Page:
Although it did not serve the US as planned, Okinawa became a “veritable colony” (Bandow). The US military built installations as a measure to prevent a Japanese military resurgence (Sarantake 62). Okinawa remained under US occupation until 1972 when it was returned to Japan. The US military presence remained and continues today.

The former independent nation remains in a precarious position – under Japanese control and home to the US military. And despite resistance, neither world power wants to relinquish its position.

How Japan Benefits

Photo by BotMultichillT

Japan’s lack of allies and military power increases the significance of its alliance with the US. But Japan has to give in order to receive, and the US won’t lend its “services” without cooperation. In order to reap the benefits of US military presence, Japan must allow US bases on its soil. And for the small, resource-poor nation the benefits are many.

Japan lives in the shadows of neighboring world powers – China, Russia and North Korea. By allowing US bases on its soil, Japan gains vital military presence and protection. Any hostile action taken against Japan must be carefully considered thanks to the threat of instant US military retaliation.

US military presence in Japan may alleviate the worries of Japan’s neighbors as well. Doug Bandow writes that by preventing “a rearmed, resurgent Japan,”

The (US/Japan) alliance also eases Tokyo’s diplomatic burden, which otherwise would include reassuring neighbors still obsessed with Imperial Japan’s military depredations… It is a claim that even Japanese officials have used on occasion: protect us, since surely you don’t want the Imperial Japanese navy wandering the Pacific again.

Reliance on the US military eases the burden Japan would face if it had to maintain its own armed forces. Instead, those finances and resources can be focused elsewhere, providing economic relief.

How the US Benefits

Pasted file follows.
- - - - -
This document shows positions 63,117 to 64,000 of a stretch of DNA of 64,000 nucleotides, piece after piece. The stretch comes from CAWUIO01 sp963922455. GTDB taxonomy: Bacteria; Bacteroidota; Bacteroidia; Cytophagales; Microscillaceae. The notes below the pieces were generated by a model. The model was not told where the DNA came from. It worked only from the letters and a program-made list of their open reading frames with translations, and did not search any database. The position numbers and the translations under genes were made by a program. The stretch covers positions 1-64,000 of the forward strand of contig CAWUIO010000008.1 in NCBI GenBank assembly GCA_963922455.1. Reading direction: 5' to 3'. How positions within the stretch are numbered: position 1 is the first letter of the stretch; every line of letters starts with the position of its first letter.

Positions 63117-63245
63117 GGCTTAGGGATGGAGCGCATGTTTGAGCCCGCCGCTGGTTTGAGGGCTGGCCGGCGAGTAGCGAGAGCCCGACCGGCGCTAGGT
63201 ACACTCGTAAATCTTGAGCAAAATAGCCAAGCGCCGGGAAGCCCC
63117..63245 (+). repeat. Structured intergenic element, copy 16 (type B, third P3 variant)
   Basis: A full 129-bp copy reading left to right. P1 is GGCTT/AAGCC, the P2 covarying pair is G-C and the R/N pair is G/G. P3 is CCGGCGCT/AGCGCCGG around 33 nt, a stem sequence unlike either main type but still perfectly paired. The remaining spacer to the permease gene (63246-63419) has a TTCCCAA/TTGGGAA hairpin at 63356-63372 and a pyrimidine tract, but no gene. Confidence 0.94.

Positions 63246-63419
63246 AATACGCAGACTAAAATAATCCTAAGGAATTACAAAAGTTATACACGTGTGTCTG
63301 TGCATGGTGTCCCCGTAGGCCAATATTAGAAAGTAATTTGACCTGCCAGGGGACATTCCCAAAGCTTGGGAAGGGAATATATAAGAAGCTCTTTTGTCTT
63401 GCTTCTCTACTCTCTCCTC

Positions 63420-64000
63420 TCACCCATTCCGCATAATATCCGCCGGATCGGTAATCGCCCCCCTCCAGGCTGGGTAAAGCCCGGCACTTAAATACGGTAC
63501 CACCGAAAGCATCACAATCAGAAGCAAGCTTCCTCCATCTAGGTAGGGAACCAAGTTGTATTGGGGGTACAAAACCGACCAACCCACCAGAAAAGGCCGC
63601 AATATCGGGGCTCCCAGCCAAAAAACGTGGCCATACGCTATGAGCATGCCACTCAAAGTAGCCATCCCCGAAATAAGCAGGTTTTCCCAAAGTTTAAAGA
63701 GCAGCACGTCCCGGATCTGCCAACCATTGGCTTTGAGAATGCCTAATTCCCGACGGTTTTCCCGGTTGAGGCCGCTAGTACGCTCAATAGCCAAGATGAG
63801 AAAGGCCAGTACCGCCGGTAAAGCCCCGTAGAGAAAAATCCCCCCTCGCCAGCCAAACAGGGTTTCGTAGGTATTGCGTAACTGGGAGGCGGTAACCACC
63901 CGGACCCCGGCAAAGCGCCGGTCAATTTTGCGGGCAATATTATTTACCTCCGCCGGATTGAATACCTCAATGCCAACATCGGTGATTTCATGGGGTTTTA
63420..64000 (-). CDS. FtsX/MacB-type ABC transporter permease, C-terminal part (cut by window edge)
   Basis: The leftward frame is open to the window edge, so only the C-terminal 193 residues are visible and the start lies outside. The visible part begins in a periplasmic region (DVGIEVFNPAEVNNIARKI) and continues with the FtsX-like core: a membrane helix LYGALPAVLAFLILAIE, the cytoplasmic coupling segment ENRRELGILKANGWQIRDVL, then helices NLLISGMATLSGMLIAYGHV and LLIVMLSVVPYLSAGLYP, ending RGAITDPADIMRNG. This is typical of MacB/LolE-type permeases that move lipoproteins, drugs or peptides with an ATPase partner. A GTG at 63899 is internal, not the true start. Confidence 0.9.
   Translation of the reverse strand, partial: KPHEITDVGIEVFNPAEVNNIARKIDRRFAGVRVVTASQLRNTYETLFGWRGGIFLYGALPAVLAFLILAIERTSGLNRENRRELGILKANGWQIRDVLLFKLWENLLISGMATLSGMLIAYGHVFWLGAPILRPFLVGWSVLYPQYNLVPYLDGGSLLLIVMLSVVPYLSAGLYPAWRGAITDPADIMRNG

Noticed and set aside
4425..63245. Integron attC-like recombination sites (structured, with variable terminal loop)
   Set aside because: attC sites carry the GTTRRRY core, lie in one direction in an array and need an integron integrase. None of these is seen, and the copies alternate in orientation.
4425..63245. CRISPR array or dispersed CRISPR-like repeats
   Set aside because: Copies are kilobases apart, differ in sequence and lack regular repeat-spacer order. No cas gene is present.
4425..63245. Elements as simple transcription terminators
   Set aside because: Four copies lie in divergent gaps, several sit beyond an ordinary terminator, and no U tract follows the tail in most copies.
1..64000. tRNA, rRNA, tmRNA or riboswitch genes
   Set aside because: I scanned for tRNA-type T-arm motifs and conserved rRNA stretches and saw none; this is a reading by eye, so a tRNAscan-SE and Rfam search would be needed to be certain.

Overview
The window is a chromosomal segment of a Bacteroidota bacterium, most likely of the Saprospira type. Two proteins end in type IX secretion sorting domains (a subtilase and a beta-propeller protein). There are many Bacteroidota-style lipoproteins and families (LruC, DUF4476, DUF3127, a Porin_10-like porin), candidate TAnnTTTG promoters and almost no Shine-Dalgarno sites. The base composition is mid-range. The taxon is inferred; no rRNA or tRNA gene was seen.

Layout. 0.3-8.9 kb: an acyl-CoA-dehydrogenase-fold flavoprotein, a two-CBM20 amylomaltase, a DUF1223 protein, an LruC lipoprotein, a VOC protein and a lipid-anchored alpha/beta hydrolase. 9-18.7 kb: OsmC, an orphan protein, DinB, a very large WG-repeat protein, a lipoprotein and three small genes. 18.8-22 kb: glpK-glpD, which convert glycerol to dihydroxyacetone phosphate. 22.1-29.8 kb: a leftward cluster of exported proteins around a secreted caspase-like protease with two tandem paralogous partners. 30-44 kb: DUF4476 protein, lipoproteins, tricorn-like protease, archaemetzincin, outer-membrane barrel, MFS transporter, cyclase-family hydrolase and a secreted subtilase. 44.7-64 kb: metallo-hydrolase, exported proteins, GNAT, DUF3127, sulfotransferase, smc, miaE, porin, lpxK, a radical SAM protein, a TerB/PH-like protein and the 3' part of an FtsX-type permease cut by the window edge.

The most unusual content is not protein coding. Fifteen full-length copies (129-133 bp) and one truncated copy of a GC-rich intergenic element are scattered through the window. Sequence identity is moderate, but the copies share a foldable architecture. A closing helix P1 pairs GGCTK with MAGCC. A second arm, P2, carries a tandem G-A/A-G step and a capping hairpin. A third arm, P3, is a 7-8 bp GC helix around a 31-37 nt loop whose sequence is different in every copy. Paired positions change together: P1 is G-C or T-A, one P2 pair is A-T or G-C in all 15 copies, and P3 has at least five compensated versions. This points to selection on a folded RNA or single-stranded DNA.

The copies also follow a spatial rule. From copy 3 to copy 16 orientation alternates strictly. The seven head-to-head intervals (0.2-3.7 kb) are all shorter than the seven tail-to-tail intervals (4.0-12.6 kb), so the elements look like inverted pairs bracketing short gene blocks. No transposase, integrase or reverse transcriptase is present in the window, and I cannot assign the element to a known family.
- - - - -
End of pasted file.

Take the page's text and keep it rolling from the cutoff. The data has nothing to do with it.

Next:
The United States also enjoys its alliance with Japan. Located just outside the Asian mainland, bases in Japan give the US a military presence in East Asia. If the situation calls, the US can respond with immediate action.

By providing Japan with military protection, the US need not worry about Japan acting on its own. The partnership has been described as the “spear and shield.”Ankit Panda of The Diplomat explains,

The United States’ formidable offensive capabilities were the ‘spear’ to be paired with Japan’s ‘shield.’ After all, Japan, with its aptly named Self-Defense Forces, could hardly aspire to much more given the circumstances.

But the alliance isn’t all love and roses. No one wants a foreign military in their backyard, no matter how great the benefits might be. But what if there was a way Japan could enjoy the benefits of US military protection, without suffering the problems associated with military presence?

There is. And it’s called Okinawa.

Okinawa became mainland Japan’s sacrificial lamb. By allowing the US military to build most of its bases in Okinawa, Japan enjoys the advantages of US military presence without the disadvantages, which occur hundreds of miles south, far from the Japanese mainland.

Okinawa’s burden hasn’t gone unnoticed. “Although nearly six of ten Japanese is critical of the resulting burden on Okinawa,” Doug Bandow points out, “none of them wants another U.S. base near their neighborhood.”

The US has bases scattered throughout Japan but Okinawa houses the biggest concentration, earning it the moniker of “America’s unsinkable aircraft carrier”(Harumi Ozawa). Over half of the 47,000 US service personnel stationed in Japan according to AFP. And one Okinawa government website states that Okinawa is home to over thirty training facilities which translates into almost 74 percent of the overall US military presence in Japan.